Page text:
give hope

My trip to Ethiopia was my first opportunity to experience a Christian relief and development organization working in a Muslim region. I wondered how those dynamics would play out, and my questions got answered when I visited three kids who live by themselves in the village of Abossa.

Sixteen-year-old Mehiret cares for her sister Lidia (age 14) and brother Bedilu (11). Their dad died ten years ago; their mom, 4 years ago. Both passed away from AIDS, and all three kids are HIV+. At age 12, Mehiret was left alone to raise her siblings.

In the Muslim community in which they live, the children were treated as outcasts. The stigma of HIV is still strong: the kids weren't permitted to share community bathroom facilities. People refused to share meals or even household utensils and supplies with them.

These beautiful children battled not only the loss of both parents and the need to fend for themselves, but also the rejection of the very community in which they lived.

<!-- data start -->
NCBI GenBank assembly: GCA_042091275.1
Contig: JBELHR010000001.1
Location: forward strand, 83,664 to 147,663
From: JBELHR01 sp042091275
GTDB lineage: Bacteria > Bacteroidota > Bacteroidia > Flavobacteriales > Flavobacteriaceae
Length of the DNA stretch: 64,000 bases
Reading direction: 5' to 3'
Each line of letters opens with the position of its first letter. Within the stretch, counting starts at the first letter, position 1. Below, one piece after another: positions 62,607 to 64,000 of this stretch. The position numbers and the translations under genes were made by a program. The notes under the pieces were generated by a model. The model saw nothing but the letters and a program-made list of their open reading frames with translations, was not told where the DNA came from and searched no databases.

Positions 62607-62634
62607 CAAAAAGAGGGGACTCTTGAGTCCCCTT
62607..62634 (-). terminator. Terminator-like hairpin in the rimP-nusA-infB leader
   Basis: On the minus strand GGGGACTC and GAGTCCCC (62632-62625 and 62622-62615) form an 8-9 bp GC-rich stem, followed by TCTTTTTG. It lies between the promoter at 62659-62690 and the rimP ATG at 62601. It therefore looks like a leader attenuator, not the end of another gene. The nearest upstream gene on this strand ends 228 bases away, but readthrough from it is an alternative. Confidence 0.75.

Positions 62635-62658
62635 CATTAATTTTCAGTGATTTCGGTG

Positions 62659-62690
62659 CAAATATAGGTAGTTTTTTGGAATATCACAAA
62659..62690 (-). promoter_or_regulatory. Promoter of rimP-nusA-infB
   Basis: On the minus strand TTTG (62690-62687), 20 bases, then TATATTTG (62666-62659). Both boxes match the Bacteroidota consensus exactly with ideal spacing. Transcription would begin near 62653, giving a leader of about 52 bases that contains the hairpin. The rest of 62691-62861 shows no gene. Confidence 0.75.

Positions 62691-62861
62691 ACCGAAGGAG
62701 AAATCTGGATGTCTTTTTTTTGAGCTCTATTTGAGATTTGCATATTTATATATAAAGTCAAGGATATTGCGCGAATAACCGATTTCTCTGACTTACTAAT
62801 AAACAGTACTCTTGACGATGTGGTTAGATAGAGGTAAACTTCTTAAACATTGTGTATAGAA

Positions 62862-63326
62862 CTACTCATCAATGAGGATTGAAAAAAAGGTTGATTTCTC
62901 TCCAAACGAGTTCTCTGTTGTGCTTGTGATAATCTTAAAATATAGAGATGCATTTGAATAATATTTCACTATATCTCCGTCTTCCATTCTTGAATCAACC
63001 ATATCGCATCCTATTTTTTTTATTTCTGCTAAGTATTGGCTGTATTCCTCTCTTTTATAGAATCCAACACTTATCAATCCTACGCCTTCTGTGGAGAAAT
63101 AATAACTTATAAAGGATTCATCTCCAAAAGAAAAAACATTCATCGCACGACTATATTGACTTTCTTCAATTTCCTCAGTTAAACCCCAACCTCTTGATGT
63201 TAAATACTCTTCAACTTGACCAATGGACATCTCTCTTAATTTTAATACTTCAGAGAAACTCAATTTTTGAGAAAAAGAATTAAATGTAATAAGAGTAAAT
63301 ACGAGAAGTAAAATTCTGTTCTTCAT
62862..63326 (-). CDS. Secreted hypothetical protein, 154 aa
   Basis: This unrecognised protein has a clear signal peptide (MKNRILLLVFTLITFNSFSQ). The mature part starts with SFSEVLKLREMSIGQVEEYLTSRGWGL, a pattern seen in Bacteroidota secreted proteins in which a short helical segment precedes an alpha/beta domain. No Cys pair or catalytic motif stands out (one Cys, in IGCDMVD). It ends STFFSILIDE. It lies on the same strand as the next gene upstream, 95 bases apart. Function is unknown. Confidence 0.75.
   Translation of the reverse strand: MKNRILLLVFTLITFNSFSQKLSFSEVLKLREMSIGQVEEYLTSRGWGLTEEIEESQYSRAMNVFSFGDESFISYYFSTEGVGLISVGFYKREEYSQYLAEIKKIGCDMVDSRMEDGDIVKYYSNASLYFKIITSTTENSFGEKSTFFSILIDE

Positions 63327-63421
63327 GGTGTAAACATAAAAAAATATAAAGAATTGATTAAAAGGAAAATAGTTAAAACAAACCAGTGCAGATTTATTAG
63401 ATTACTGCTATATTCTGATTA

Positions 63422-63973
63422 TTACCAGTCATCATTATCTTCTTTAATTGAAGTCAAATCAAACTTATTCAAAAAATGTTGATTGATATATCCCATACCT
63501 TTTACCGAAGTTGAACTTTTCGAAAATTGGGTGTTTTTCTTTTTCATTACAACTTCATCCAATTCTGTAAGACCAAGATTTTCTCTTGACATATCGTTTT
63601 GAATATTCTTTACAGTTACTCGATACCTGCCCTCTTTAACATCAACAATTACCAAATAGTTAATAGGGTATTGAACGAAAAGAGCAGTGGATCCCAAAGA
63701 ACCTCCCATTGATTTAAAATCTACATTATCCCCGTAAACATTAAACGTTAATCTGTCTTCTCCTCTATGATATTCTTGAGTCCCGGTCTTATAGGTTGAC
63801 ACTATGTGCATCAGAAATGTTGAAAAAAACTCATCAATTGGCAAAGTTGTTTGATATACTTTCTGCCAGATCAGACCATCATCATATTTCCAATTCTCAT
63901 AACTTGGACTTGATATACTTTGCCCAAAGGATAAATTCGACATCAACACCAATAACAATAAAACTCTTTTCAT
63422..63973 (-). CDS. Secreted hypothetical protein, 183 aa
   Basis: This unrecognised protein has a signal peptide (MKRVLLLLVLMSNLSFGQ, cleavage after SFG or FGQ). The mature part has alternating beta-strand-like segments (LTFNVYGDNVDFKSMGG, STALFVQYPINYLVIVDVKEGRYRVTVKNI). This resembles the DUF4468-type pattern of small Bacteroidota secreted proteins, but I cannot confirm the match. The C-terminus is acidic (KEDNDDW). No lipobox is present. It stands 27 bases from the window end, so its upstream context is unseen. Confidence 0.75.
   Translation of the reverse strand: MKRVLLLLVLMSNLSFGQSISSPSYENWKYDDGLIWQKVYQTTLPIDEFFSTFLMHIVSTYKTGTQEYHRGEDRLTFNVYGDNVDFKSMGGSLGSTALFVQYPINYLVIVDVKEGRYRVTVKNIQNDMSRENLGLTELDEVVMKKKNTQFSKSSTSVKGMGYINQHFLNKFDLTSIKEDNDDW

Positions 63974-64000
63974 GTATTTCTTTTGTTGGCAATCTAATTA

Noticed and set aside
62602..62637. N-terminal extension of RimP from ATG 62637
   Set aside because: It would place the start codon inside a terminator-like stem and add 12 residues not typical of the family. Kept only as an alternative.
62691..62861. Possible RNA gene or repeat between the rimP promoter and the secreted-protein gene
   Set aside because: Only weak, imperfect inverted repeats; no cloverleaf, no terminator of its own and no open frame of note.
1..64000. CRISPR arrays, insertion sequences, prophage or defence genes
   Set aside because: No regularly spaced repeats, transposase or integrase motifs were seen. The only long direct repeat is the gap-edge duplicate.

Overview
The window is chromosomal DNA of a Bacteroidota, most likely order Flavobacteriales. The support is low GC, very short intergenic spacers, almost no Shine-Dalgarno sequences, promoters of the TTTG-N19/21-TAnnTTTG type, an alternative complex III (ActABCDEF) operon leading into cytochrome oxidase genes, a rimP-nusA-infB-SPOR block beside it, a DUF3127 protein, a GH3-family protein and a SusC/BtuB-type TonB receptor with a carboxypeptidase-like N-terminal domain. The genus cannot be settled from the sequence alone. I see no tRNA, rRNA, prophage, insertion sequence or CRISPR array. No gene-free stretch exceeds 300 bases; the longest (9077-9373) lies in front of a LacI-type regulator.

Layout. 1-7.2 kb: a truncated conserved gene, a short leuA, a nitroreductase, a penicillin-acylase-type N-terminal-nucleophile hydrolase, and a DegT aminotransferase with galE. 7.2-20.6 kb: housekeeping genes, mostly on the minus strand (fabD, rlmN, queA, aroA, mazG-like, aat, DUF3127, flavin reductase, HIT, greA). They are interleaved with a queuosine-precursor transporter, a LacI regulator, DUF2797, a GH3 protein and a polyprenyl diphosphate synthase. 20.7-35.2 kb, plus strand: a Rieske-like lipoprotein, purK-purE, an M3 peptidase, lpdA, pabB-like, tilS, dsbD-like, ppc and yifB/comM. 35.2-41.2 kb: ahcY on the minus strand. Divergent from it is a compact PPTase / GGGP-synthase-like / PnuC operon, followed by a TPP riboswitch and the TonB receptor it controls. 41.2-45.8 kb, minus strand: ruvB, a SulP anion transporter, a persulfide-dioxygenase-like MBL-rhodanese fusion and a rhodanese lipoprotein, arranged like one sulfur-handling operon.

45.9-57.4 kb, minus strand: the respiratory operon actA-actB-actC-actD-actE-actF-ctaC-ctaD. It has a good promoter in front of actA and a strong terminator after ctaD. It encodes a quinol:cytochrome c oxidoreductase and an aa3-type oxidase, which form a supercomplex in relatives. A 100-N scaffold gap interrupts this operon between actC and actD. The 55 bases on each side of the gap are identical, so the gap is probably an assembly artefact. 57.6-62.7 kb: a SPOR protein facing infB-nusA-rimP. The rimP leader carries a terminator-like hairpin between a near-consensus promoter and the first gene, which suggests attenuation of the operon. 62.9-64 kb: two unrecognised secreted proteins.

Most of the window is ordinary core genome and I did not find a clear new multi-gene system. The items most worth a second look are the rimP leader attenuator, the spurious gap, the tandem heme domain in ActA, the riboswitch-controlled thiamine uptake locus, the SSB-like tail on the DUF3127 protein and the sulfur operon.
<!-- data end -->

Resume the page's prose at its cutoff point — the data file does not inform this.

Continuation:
At one point, Lidia couldn't take it any more. She stopped going to school and refused to take her ARVs (HIV medication). She just wanted to die.

Then Food for the Hungry entered the scene.

Two years ago, FH launched their child-headed household program, stepping in to meet the unique needs of orphans left to live on their own. In addition to providing their food, medical care, and education, FH also takes care of their clothing needs and living expenses. They stand in as family, taking the kids on vacations over holidays and school breaks. They provide legal support to ensure the children receive the inheritance and government funding available to them. They even built them a more adequate house—with its very own bathroom facility.

The community couldn't help but notice all that FH was doing. They saw physical needs being met, but also that FH staff weren't afraid to hug and love these children.

The evangelical response of Food for the Hungry stood in stark contrast to the community's, and it entirely transformed the Muslim village's approach toward the children.

These days, the kids are doing amazingly well. They are excelling at school, and dreaming for the future. The two girls want to become teachers, and Bedilu hopes to get his pilot's license.

Lidia shared that because of the love and support of FH, she is a completely different person today than the hopeless girl who wanted to die two years ago.

Because sometimes hope comes in the form of "forbidden" hugs, adopted-family vacations, and the construction of a bathroom.

Give hope >

{Thank you, David Molnar, for the amazing photographs and a lifetime worth of puns crammed into one week.}